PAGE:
Music and NPR News for Central and Northern Michigan
Play Live Radio
Next Up:
0:00
0:00
Available On Air Stations
Local/Regional News

U.S. Homeland Security Subcommittee seeks solution for U.S. Mexico Border crisis

18_0524_DHS-Brand-OG.jpg
Courtesy dhs.gov
/

The U.S. Homeland Security Subcommittee conducted a hearing Thursday seeking solutions for addressing the crisis at the U.S.-Mexico Border.

U.S. Customs and Border Protection estimates that it will encounter more than two million migrants crossing the southern boarder by the end of the year.

“More than four times the number from fiscal year 2020.”

U.S. Representative Peter Meijer is ranking member of the House Homeland Security Committee Subcommittee. He says the current crisis has been accelerated by the Biden administration’s misguided policies. The solution is addressing a complex set of circumstances within the Northern Triangle countries of El Salvador, Guatemala and Honduras where most migrants originate their journey.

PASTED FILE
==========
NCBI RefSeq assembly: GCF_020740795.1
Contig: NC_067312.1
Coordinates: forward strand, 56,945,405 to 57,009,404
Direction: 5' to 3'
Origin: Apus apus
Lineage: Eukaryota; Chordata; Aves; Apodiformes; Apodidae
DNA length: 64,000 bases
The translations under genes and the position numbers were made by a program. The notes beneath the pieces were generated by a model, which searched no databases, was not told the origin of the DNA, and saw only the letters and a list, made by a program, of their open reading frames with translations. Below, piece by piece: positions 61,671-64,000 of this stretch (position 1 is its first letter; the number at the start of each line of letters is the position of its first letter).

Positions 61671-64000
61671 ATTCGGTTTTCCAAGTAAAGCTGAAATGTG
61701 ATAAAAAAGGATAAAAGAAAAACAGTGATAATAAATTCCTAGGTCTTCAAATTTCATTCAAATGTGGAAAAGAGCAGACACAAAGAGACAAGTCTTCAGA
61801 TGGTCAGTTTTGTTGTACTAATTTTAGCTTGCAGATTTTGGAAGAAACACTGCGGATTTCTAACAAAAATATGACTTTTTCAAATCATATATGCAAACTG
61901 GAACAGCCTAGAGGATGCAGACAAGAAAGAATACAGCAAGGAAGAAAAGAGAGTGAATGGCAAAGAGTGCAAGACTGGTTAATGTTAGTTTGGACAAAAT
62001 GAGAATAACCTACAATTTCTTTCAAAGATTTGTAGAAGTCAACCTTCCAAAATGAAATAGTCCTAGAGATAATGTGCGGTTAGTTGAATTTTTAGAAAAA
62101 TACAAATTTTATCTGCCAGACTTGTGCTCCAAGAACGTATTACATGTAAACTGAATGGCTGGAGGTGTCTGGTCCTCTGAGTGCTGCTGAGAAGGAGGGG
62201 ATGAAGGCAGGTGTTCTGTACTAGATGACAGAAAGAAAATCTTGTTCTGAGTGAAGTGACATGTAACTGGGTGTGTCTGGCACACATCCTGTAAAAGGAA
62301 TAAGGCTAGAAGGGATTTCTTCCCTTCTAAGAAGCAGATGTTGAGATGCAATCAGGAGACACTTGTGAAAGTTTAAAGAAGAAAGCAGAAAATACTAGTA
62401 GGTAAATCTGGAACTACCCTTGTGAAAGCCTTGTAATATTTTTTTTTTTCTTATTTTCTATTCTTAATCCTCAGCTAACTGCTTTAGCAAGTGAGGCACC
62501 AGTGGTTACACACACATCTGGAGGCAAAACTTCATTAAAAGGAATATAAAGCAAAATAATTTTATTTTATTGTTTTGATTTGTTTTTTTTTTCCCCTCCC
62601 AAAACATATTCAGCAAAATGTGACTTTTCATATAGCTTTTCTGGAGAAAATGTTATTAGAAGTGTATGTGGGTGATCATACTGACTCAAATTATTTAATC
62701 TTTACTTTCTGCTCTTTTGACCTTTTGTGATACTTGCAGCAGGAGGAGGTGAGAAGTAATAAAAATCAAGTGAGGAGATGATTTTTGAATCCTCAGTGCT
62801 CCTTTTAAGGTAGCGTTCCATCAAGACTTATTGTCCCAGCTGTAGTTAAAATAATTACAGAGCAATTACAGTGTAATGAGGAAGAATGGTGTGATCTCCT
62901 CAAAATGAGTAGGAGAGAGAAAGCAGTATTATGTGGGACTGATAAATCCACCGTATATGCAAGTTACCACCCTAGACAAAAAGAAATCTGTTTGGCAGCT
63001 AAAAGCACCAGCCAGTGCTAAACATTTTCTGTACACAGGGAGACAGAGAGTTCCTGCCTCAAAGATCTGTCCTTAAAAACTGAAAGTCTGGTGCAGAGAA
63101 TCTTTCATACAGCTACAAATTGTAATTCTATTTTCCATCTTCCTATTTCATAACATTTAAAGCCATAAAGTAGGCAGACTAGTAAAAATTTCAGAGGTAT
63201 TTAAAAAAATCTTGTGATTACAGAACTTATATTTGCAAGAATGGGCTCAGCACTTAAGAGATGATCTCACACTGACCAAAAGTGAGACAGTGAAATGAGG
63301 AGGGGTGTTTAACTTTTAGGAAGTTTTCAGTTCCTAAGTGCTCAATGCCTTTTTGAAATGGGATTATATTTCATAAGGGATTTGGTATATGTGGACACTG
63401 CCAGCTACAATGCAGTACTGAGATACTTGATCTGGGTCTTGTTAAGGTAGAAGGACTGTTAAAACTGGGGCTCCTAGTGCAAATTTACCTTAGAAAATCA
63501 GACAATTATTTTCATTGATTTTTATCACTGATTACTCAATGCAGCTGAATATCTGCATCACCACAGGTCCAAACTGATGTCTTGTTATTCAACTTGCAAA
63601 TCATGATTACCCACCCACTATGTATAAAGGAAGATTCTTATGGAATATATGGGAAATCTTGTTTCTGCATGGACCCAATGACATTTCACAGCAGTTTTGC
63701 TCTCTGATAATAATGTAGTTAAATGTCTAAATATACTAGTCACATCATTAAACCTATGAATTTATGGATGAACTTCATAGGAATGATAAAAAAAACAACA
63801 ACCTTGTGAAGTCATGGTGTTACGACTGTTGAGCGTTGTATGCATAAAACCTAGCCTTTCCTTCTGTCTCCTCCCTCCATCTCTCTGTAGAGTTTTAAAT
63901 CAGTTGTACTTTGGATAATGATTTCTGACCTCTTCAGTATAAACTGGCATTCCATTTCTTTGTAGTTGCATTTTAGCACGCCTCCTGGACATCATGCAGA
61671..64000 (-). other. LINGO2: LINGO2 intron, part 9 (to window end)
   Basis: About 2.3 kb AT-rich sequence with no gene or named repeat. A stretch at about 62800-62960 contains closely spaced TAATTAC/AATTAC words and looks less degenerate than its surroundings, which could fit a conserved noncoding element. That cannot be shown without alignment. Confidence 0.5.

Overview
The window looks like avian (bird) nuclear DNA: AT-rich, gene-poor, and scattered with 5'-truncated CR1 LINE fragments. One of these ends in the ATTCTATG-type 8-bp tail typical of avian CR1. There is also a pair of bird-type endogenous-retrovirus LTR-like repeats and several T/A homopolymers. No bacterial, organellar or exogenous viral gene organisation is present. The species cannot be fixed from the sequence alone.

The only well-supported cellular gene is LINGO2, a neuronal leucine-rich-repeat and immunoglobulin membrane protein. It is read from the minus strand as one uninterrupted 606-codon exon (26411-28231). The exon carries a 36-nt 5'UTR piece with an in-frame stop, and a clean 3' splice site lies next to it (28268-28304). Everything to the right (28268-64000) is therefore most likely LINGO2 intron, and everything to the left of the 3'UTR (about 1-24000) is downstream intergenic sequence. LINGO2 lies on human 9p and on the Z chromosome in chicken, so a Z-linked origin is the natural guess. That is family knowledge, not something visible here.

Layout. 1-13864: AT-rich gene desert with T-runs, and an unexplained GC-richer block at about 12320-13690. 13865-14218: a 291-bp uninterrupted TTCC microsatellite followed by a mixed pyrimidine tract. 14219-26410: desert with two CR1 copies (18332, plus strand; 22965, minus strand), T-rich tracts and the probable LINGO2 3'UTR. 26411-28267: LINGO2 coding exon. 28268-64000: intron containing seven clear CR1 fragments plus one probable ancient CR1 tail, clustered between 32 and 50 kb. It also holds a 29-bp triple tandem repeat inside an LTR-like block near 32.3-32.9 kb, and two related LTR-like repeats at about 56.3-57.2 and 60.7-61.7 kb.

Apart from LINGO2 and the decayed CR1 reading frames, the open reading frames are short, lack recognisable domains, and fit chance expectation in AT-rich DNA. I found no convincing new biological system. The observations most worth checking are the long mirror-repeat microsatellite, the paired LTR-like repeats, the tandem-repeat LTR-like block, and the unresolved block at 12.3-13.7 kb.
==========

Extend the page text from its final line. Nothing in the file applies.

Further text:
“These factors include systemic and entrenched corruption," said Meijer. "Poverty and food insecurity. Violence and a lack of economic opportunity that often precludes them from making a better life for themselves and their families in their home countries.”

Meijer and the subcommittee seek long-term solutions and comprehensive immigration reform. While the Biden Administration is committing $300 million to Northern Triangle countries and is proposing a $400 billion aid package addressing regional instability, the Grand Rapids Republican says any assistance must be “targeted, monitored and transparent” ensuring “maximum impact.”